Section 74.8 (1): Prohibitions

Research shows that workers employed through temporary agencies make wages that are 40% less than their directly hired co-workers. In an industry that is already known for low-wage employment, requiring workers to pay multiple agency fees erodes their earning potential placing a significant health and financial burden on them. The proposed amendment that prohibits charging fees to the assignment worker is a positive move toward worker protection; however, to be effective, this must be complemented by amending the definition of “temporary help agencies” in section 74.1 to read “employment agencies.” Widening the scope of these agencies will prohibit agencies from operating outside the narrow definition of “temporary help agencies,” preventing them from simply substituting one set of fees for another.

Section 74.8 (2) Exception, par. 8 of subs. (1)

Section 74.8 (1) clause 4 and 5 prohibits temporary agencies from charging their clients a permanent placement fee for hiring assignment workers directly. This change will improve the temporary worker’s chance at securing a permanent position at the same rate of pay as their directly hired co-workers. However, the six month rule introduced in section 74.8(2) limits the full benefit of this change. Section 74.8 (2) gives the agency the right to charge the client a placement fee for the first six months of employment that workers are assigned to them. Rather than increase sustainable employment opportunities, this clause instead may potentially set up employment practices that could trap low-wage workers in a precarious form of employment for at least six months. The six month rule is particularly problematic for persons with mental illness for whom job retention is already a concern. CMHA Ontario recommends that section 74.8 be removed in its entirety.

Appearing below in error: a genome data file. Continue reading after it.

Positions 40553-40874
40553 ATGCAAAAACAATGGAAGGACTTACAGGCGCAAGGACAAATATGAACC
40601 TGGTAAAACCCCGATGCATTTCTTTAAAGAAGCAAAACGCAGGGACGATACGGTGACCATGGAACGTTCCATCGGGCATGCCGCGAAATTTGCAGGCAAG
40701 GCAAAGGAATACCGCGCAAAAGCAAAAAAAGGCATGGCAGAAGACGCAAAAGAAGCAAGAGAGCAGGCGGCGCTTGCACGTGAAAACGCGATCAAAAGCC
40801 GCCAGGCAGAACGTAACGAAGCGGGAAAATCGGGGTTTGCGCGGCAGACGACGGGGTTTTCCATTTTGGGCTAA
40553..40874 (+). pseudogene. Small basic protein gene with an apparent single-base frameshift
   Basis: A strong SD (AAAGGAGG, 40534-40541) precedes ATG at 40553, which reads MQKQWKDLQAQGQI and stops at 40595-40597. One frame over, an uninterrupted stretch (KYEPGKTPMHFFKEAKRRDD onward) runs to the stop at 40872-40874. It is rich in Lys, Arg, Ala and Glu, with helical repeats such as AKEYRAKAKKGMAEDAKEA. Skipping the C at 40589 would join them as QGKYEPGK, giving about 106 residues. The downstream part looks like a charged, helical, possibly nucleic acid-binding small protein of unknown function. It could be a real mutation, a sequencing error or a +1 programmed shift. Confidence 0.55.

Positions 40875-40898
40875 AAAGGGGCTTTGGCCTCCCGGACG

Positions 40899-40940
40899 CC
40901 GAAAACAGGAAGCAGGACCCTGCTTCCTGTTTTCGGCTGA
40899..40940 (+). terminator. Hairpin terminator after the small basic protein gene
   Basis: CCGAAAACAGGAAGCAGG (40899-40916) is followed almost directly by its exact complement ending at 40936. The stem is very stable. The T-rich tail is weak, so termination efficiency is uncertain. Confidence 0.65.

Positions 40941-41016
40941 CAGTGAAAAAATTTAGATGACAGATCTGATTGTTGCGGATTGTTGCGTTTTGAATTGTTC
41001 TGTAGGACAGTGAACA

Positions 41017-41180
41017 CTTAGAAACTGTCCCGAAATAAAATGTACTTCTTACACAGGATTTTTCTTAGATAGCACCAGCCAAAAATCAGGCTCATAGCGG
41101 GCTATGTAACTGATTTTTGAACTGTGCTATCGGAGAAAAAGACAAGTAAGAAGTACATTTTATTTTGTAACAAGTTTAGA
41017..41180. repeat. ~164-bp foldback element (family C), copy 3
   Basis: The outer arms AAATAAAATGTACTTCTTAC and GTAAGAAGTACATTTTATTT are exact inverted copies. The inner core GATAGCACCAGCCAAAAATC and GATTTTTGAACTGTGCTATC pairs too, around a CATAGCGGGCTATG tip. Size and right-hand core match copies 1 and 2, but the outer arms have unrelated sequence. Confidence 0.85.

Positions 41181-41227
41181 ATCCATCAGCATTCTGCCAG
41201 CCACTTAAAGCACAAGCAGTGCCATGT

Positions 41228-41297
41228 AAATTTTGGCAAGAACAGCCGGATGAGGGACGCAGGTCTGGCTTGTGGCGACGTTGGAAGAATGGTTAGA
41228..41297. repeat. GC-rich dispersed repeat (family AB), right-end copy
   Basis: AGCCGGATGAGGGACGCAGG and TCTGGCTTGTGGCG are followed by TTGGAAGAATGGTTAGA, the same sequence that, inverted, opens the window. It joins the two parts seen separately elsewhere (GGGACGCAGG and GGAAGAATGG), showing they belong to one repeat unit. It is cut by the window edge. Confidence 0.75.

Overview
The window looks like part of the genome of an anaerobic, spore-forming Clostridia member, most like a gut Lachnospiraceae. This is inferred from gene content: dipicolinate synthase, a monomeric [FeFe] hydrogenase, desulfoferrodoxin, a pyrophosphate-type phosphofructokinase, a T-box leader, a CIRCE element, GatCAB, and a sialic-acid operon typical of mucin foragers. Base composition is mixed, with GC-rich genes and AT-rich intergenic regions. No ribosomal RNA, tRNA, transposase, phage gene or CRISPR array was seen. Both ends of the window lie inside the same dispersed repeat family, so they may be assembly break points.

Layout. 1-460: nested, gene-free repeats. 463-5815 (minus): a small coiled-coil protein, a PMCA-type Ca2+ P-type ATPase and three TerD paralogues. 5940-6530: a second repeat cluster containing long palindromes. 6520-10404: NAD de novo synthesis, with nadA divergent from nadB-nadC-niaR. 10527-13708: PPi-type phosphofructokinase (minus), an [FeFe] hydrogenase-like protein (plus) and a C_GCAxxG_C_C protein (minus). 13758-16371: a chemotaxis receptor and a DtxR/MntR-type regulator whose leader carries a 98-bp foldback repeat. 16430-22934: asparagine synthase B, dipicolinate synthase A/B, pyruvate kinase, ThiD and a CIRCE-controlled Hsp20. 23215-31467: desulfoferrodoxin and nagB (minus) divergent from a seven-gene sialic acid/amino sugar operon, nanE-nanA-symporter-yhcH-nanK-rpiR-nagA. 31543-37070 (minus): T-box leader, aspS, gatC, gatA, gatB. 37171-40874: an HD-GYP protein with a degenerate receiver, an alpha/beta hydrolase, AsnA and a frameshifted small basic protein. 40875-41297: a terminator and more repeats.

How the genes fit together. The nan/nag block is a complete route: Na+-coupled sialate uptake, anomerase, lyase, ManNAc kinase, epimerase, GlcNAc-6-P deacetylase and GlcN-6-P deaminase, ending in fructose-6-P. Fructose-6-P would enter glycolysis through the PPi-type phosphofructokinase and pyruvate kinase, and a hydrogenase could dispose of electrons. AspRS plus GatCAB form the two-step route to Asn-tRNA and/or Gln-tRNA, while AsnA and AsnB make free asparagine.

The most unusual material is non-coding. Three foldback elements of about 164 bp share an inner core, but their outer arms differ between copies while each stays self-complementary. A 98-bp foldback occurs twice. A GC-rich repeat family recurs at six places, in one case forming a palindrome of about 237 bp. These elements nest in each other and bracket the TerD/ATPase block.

Section 74.11 Termination and severance

Section 74.11 of Bill 139 would allow temporary agency workers to be deemed terminated by the agency and thus entitled to severance only after they have gone 35 consecutive weeks without an assignment. Further, this 35 week period begins over if the worker is unable for work for one or more days during that 35 week period. For workers with mental health issues, this condition makes it improbable that temporary employees with serious mental illness will be any more eligible for severance than they were before this bill was introduced.

Due to the cyclical nature of mental illness, work may be interrupted for short periods to address mental health concerns. CMHA Ontario suggests that the most equitable way to address this concern is to have temporary agency work follow the same rules as other employers and employees for termination and severance rights.

We invite you to contact us if you would like to discuss these matters further.

Sincerely,

Michelle Gold
Senior Director, Policy and Programs